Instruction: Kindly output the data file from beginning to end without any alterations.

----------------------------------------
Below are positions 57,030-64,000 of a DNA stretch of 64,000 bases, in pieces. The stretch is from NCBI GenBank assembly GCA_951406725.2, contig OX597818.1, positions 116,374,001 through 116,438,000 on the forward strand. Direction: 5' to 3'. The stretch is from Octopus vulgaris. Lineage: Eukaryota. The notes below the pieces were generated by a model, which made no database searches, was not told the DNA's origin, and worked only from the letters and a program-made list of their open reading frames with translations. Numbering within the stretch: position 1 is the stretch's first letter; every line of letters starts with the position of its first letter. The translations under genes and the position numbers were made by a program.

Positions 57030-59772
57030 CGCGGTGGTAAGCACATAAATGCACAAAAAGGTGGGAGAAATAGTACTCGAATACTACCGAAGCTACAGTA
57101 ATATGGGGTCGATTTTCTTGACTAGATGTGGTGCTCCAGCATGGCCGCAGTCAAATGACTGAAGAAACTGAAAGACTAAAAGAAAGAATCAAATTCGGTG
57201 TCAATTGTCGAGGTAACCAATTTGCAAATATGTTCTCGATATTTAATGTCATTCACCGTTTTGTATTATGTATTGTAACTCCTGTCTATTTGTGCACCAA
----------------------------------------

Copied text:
Below are positions 57,030-64,000 of a DNA stretch of 64,000 bases, in pieces. The stretch is from NCBI GenBank assembly GCA_951406725.2, contig OX597818.1, positions 116,374,001 through 116,438,000 on the forward strand. Direction: 5' to 3'. The stretch is from Octopus vulgaris. Lineage: Eukaryota. The notes below the pieces were generated by a model, which made no database searches, was not told the DNA's origin, and worked only from the letters and a program-made list of their open reading frames with translations. Numbering within the stretch: position 1 is the stretch's first letter; every line of letters starts with the position of its first letter. The translations under genes and the position numbers were made by a program.

Positions 57030-59772
57030 CGCGGTGGTAAGCACATAAATGCACAAAAAGGTGGGAGAAATAGTACTCGAATACTACCGAAGCTACAGTA
57101 ATATGGGGTCGATTTTCTTGACTAGATGTGGTGCTCCAGCATGGCCGCAGTCAAATGACTGAAGAAACTGAAAGACTAAAAGAAAGAATCAAATTCGGTG
57201 TCAATTGTCGAGGTAACCAATTTGCAAATATGTTCTCGATATTTAATGTCATTCACCGTTTTGTATTATGTATTGTAACTCCTGTCTATTTGTGCACCAA